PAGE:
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Am J Clin Pathol. 1995 Feb;103(2):218-23.

Adenomyosis with sparse glands. A potential mimic of low-grade endometrial stromal sarcoma.

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  • 1Department of Anatomic Pathology, Cleveland Clinic Foundation, OH 44195.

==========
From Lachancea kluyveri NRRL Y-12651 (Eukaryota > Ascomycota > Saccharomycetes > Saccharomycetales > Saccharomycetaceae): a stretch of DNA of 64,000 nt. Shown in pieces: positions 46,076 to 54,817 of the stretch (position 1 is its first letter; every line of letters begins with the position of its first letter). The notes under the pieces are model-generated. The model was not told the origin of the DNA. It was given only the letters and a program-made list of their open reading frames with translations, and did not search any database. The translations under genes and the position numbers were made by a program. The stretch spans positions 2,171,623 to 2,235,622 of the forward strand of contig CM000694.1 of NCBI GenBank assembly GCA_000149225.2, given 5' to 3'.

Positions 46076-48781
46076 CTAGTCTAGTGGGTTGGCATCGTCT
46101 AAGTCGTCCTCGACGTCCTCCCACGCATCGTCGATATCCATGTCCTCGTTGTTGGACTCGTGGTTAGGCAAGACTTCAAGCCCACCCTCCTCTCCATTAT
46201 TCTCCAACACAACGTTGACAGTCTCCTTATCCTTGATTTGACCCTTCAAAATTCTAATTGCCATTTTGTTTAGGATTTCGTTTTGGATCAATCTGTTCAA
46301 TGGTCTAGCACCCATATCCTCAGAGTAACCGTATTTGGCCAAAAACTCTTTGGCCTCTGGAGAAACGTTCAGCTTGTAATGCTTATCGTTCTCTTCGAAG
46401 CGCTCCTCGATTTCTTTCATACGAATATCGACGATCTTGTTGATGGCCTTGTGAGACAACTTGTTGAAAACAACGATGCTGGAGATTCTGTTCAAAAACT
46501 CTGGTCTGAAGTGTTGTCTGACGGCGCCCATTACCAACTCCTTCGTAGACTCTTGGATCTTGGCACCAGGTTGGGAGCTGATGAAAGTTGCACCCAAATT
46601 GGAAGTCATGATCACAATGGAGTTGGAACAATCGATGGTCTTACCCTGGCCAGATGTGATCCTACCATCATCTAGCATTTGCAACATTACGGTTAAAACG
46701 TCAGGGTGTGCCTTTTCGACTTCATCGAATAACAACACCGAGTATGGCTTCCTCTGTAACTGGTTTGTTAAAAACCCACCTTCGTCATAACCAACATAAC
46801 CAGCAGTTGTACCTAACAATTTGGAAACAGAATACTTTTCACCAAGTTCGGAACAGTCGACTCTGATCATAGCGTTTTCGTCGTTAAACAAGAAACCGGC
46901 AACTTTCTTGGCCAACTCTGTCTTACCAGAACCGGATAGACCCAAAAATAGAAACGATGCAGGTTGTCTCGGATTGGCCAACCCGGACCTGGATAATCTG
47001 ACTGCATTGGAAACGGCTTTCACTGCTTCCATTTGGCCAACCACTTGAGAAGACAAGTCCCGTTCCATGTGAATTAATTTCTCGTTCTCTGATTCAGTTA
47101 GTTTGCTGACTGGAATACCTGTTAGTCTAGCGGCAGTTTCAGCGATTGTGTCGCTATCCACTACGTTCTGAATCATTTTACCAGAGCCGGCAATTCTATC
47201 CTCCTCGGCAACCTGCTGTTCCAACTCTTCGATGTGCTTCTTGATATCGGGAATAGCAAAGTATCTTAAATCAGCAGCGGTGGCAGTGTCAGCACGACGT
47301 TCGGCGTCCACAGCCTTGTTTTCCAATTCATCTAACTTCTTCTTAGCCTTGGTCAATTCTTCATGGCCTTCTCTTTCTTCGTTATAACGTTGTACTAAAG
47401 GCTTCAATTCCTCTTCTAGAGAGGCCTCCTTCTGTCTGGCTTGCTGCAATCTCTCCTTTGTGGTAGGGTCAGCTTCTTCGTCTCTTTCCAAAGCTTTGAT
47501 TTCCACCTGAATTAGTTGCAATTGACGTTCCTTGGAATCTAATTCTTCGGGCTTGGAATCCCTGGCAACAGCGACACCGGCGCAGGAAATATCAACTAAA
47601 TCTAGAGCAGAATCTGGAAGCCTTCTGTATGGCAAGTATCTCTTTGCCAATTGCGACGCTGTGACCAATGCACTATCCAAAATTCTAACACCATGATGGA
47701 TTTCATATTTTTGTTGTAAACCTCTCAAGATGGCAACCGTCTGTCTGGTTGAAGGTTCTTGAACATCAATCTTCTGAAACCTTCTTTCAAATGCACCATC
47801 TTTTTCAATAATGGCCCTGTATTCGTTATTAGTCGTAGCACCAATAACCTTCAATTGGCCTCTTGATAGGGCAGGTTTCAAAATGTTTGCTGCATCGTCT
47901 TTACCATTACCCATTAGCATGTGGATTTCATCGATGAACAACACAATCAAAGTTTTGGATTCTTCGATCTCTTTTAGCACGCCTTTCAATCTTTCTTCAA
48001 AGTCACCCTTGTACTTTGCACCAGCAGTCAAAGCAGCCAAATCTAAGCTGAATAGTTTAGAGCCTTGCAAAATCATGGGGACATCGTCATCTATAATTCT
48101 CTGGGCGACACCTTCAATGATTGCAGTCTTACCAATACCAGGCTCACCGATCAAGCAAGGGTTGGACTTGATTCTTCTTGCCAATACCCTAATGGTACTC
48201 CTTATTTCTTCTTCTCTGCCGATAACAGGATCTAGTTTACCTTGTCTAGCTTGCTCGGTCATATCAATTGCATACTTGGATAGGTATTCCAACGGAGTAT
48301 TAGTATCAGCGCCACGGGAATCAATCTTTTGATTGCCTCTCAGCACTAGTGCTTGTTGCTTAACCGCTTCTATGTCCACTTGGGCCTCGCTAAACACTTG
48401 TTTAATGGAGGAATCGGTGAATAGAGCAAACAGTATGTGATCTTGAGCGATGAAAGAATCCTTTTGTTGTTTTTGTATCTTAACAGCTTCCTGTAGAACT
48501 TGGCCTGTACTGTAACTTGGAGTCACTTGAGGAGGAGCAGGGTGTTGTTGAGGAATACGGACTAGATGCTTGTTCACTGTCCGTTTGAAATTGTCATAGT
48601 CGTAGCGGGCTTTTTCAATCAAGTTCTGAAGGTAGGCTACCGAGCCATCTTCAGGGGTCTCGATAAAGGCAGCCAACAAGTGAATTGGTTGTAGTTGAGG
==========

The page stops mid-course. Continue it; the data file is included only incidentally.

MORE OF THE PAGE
Most cases of adenomyosis are easily recognized by the presence of intramyometrial aggregates of endometrial glands and endometrial stromal cells surrounded by hypertrophic smooth muscle. The authors report seven cases of adenomyosis with sparse glands, which was a finding that initially caused difficulties in diagnosis and raised the question of low-grade endometrial stromal sarcoma (LGESS). The patients' ages ranged from 51 to 81 years. All were postmenopausal. Each had undergone hysterectomy for a variety of reasons unrelated to the adenomyosis. Microscopic examination of the uteri disclosed multiple intramural nests of adenomyotic endometrial stromal cells without endometrial glands, ranging from 0.5 mm to 8.0 mm in maximum dimension. The percentage of adenomyotic foci without glands in each case ranged from 40% to 94%. Two cases also had foci of intravascular intrusion by the gland-poor adenomyotic stroma. The most useful features for differentiating adenomyosis with sparse glands from LGESS include: (1) its occurrence as an incidental finding in uteri removed for other reasons; (2) the microscopic size of the adenomyotic foci without grossly evident tumor nodules; (3) a distinctive concentric zonal organization of the gland-poor stromal aggregates, with less cellular pale centers surrounded by a thin rim of stromal or smooth muscle cells with increased cellularity, often with a thicker, but less well-defined, peripheral zone of hypertrophic myometrial smooth muscle; (4) the atrophic appearance of the stromal cells and absence of nuclear atypia and mitotic figures; (5) an absence of sclerotic areas, foam cells, sex cordlike structures, hemangiopericytoma-like vascular pattern, prominent vascular invasion and extrauterine extension commonly found in LGESS; (6) the presence of typical adenomyosis with glands elsewhere in the myometrium; and (7) the postmenopausal age of the patient.

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